He cycles furiously past the City Primary School and then the Duke of Gloucester Secondary School and on towards the shopping area. At the next crossing a mud splattered truck veers sharply and scythes down Christian and another poor soul. Hurling them into the concrete billboard of the Shan Cinema and onto the stone pavement. Life is over for Christian, his skull crushed, brain matter spattered all over the place. His lifeless body covered hastily by the neighbouring Gujarati businessmen using sisal sacks. Krishna-Christian with two religions to look after him still has to be ‘out of this world’. The truck was delivering the milk of cow kindness. Milk urns rolling along the road, black tarmac dyed milk white. The mangled Mamba and Christian’s Tiffin spilling its contents of prasadam. The two blood stained bodies a horrific sight. The crowd gathered akin to those who gathered at the Roman Colosseum baying for the truck drivers ‘blood’ but they unlike true Olympian hero’s speed off on foot, the yellow cowards.

Standing by the roadside is a seven year old lanky Gujarati Indian boy, dressed in crisply ironed khaki shorts, white short sleeved cotton shirt and socks and holding in his left hand a fawn satchel securing his school essentials. His tan Italian shoes are slightly scuffed and he sports an upturned bowl haircut, The Fab Four casting their influence even then.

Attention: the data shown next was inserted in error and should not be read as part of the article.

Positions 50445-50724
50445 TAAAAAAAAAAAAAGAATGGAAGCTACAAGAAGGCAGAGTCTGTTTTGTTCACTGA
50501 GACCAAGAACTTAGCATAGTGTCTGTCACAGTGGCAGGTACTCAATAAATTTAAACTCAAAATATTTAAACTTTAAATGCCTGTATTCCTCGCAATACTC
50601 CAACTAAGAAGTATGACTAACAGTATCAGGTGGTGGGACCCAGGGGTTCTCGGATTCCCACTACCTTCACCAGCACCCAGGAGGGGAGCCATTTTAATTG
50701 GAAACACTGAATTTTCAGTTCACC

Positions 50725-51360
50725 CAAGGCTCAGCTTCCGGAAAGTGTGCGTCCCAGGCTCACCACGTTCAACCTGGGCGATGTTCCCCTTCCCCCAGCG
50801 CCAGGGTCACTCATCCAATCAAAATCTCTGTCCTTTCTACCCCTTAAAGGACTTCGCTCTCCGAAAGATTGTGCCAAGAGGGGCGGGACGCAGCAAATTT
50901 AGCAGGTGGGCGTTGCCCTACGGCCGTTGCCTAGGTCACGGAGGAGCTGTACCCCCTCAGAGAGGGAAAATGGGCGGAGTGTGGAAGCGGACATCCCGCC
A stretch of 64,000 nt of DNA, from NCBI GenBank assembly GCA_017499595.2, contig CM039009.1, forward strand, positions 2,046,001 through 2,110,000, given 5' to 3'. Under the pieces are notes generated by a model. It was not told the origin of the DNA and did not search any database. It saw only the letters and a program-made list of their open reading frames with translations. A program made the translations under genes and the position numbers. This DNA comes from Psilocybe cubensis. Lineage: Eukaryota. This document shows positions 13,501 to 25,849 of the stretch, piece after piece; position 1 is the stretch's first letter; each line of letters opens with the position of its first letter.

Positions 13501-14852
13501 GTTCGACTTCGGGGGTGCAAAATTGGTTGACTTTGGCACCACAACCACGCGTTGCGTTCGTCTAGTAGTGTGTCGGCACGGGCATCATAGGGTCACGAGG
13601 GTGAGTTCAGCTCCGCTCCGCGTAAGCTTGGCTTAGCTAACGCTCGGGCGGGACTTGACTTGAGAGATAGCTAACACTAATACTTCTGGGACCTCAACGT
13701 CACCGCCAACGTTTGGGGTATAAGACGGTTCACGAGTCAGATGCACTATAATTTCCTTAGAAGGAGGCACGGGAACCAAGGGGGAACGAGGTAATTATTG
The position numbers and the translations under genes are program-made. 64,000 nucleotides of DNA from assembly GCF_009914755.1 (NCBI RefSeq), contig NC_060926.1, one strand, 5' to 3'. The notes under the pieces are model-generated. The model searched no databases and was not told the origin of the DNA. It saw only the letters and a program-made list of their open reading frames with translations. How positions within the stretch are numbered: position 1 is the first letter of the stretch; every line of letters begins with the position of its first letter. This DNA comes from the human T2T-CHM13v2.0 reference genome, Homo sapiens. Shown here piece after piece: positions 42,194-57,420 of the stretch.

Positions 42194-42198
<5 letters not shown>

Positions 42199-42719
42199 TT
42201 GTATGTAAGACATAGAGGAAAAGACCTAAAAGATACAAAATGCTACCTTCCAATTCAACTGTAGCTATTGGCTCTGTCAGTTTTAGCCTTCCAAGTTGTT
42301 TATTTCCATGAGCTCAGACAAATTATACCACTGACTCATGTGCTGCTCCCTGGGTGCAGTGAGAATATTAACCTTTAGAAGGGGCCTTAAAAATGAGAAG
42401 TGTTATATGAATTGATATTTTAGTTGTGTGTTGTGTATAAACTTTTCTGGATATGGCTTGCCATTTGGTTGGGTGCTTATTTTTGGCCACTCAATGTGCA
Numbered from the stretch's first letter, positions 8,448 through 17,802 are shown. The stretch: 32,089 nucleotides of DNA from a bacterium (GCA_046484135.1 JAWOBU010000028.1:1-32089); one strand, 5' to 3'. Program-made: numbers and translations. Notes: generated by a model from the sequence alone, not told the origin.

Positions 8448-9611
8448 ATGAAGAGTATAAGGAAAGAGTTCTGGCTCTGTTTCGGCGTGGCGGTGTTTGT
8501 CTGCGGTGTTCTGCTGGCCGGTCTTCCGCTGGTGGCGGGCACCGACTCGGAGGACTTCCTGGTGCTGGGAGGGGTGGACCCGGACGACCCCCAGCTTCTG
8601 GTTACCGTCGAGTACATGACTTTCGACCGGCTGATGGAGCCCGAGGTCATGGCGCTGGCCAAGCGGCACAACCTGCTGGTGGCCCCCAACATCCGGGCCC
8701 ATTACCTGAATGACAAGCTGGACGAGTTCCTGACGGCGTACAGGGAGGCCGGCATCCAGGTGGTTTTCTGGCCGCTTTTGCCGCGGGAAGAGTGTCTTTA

Strangely witnessing this carnage he was not traumatised. But every time he eats sweet chestnuts and walnuts he remembers that afternoon for their texture reminds him of the anatomy of the scattered brain matter, when the truck, the pavement and the billboard cannibalised the two men.

Christian’s body ends up at the Nairobi morgue to be examined by the coroner the following day. The coroner is an erudite Gujarati man, slightly portly, tall and fast greying Dr Jagdish Patel. A god fearing man even with a medical education still sports a red tilak on his forehead. He is a daily temple visitor. A true believer of all tenets of the Hindu faith.

The porter pulls the trolley carrying the body out of the cold room. Dr Jagdish walking towards it he feels a warm glow overcome him.  The white shroud covering the body is removed. He views the aubergine shiny face, the red tilak on the forehead, the eyes showing peace and content, the lips in a slight curve of a cheeky smile, and he drops to his knees exclaiming loudly, ‘Oh My Sweet Lord Krishna’.